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If you like Denton Cooley's story, you might also like:
Tenley Albright,
Keith Black,
Benjamin Carson,
Paul Farmer,
Judah Folkman,
Willem Kolff and
Thomas Starzl

Denton Cooley's recommended reading: Miss Susie Slagle's

Teachers can find prepared lesson plans featuring Denton Cooley in the Achievement Curriculum section:
Frontiers of Medicine

Related Links:
Texas Heart Institute
PBS

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Denton Cooley Interview

Pioneer of Heart Transplants

April 11, 1991
Houston, Texas

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  Denton Cooley

(The following is a combined interview with pioneering heart surgeons Dr. Denton A. Cooley and Dr. Michael E. DeBakey.)

Can you describe the day that you did the first American heart transplant?

Denton Cooley: I was aware that Christiaan Barnard in South Africa had done two transplants, one of which was successful, and Norm Shaumway at Stanford had done one which was not successful. We were poised to do one.


We were having a difficult time finding a donor. As a matter of fact, I was over in Shreveport, Louisiana, giving a lecture to the medical society, and was telling them that we were not yet in the transplant business, and had no foreseeable opportunity to do a transplant. I got a telephone call from Houston, saying they had a donor. So I got on an airplane and came back to Houston and did the transplant that night at two o'clock in the morning, after I'd told the reporters over there that we weren't involved in transplantation. Some of them were very upset when the news came out that we had done the first transplant.


It was an exciting thing to do. My team of doctors was here in Houston making arrangements for the donor and the operation, while I was flying back from Shreveport. After the operation, I was catapulted to a level of notoriety I had never known before.

Who was the donor?

Denton Cooley: The donor was a teenage girl with a self-inflicted gunshot wound to the head. It was a suicide attempt.

Could you describe the transplant procedure? How do you open somebody up and remove a heart?

Denton Cooley: First, we have to bypass the patient's heart and get the recipient on the heart/lung machine, very much like we do for any open heart operation.


We take out the heart. Remove the heart mostly, the ventricles, and the heart valves. And then you have an open chest there, with just these various chambers exposed. We, in another operating room, will take out the heart and bring it over, and with sutures, just suture the two atria together. Those are the upper chambers of the heart. And we suture the two main arteries, the pulmonary artery, and the aorta, together. And then when you start the blood flowing back into the aorta, it gets into the coronary arteries, and that starts the donor heart, to its normal function. And that's the whole scenario.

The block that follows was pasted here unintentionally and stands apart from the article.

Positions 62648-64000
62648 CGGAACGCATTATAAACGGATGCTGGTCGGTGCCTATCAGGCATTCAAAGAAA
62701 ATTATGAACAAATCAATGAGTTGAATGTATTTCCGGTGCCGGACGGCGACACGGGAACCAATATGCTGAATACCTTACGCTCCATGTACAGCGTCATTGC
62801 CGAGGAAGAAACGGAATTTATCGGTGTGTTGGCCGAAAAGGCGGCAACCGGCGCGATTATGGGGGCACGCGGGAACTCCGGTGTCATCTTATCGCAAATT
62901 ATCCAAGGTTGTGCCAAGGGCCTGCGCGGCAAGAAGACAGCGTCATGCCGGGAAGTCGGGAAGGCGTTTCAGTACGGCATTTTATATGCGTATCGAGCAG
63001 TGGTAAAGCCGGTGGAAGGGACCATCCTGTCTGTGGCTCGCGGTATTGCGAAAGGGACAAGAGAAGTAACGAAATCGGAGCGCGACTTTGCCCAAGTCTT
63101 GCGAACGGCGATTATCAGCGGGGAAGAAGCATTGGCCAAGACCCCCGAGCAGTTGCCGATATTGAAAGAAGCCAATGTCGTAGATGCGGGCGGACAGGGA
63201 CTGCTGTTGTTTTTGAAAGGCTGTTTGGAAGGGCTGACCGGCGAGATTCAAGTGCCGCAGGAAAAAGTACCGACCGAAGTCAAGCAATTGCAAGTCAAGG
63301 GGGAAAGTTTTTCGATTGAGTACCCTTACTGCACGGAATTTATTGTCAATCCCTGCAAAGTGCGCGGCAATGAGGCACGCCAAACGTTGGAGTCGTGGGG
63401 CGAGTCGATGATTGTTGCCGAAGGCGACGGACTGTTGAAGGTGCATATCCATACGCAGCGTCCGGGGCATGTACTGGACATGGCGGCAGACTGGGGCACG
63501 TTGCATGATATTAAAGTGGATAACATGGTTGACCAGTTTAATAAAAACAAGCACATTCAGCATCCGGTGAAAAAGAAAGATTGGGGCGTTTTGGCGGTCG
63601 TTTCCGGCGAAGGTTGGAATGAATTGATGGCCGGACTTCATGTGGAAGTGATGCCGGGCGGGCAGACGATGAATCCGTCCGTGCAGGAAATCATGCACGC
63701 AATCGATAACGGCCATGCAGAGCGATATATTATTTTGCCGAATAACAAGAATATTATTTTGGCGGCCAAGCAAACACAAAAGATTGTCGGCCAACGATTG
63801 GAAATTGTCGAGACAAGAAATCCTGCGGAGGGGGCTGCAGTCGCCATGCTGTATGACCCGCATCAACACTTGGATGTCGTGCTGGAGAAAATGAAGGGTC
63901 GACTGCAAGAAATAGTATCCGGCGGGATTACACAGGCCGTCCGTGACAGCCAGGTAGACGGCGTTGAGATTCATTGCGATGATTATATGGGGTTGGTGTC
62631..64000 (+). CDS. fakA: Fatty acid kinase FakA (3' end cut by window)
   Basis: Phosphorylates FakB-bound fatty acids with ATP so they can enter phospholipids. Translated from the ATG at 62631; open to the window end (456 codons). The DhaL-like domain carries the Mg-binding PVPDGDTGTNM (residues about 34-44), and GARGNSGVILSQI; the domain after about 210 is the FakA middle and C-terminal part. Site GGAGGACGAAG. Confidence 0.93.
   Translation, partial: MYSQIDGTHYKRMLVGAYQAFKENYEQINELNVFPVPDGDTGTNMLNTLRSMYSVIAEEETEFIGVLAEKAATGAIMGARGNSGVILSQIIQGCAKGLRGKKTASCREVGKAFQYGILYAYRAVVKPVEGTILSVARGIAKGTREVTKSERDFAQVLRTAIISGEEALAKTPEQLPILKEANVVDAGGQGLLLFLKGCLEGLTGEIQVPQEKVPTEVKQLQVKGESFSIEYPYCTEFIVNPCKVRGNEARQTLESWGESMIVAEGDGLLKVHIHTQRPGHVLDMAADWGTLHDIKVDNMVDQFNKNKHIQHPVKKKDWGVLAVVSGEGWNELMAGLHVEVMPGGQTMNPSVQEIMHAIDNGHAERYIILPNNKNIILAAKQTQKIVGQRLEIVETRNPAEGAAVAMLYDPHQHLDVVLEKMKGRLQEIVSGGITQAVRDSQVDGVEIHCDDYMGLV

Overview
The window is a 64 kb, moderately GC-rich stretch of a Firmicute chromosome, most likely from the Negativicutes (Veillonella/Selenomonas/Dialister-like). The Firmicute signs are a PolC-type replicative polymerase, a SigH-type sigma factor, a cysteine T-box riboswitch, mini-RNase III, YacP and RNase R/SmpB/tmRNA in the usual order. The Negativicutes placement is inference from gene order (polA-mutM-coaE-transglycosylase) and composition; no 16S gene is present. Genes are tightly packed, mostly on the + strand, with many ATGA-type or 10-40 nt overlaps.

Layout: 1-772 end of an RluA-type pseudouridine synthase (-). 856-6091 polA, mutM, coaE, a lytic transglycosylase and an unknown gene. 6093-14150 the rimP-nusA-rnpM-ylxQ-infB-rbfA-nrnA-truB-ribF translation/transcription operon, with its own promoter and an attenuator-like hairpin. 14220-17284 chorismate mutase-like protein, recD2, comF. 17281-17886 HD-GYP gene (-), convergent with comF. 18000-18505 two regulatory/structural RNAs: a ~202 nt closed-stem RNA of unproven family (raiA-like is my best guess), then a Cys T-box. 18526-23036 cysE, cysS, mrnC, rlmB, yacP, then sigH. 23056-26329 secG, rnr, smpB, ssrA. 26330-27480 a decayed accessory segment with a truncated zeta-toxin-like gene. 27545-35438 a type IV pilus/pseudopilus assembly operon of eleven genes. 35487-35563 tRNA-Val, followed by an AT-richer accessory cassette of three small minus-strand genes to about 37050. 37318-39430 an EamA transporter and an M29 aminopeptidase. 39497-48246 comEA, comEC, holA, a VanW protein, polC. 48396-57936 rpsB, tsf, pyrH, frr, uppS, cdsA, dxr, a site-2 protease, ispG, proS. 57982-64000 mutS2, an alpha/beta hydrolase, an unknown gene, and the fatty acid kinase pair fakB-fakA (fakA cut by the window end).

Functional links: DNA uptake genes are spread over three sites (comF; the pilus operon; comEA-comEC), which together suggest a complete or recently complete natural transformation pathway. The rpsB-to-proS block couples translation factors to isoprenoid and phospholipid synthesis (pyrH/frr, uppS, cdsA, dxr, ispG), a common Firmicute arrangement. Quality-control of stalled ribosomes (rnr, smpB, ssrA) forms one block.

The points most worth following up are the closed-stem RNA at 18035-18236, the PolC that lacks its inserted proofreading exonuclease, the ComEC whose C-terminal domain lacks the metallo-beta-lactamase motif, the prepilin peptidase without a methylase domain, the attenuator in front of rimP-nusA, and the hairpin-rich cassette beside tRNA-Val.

In the last few years, you've perfected the heart bypass That went from being a tremendously risky surgery, to almost routine. How did you make such a dramatic advance in such a short time?

Denton Cooley: There's been an evolution of techniques. We realized that you could by-pass obstructions in the coronary system. But before that, we had to find some way to substitute for the heart function. Once the heart/lung machine was developed we had one problem solved. Then we needed a method of seeing which part of the artery was obstructed. With the development of arteriography, we had our method. With those things behind us, and with some of the experience we'd had with bypassing arterial obstructions in the legs, we learned to bypass obstructions in the coronary arteries. Today, coronary artery bypass is the most commonly performed open heart operation.

Dr. Cooley, what is it about the heart that so fascinates you?


Denton Cooley: It's really a fascinating organ. It's about the only organ in the body that you can really witness its function. It's active and doing things, and so on. Some of the other organs you can witness, like the intestines, will have this sort of peristaltic motion. But nothing can compare with the activity of the human heart. And besides that, it's always had a special connotation in our society, or in our life. It's been the seat of the soul, and the seat of emotions. The seat of many things. And so, it has always been considered to be an organ that was not amenable, did not lend itself to manipulation. But now we find that it really is a tough little organ. It can tolerate a great deal, and it certainly has been revealed that it can be corrected in many ways, and even replaced by organ transplantation.

[ Key to Success ] Passion


Dr. Cooley, were you a sort of budding scientist as a child? Were you very curious?

Denton Cooley Interview Photo
Denton Cooley: I think I was a curious child. I was interested in all of the biological sciences when I was a student in grade school. Eventually that curiosity developed into an interest in medicine.

Where did that curiosity come from?

Denton Cooley: My father was a dentist. His work interested me, and he was always willing to explain procedures and new devices. My older brother was sort of a naturalist, and together we pursued all sorts of activities that dealt with life itself.

So you liked being out in nature?

Denton Cooley: I really enjoyed nature. We did a lot of hunting and camping together, and it inspired me to major in the biological sciences when I entered the university.

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This page last revised on Sep 29, 2010 18:05 EDT
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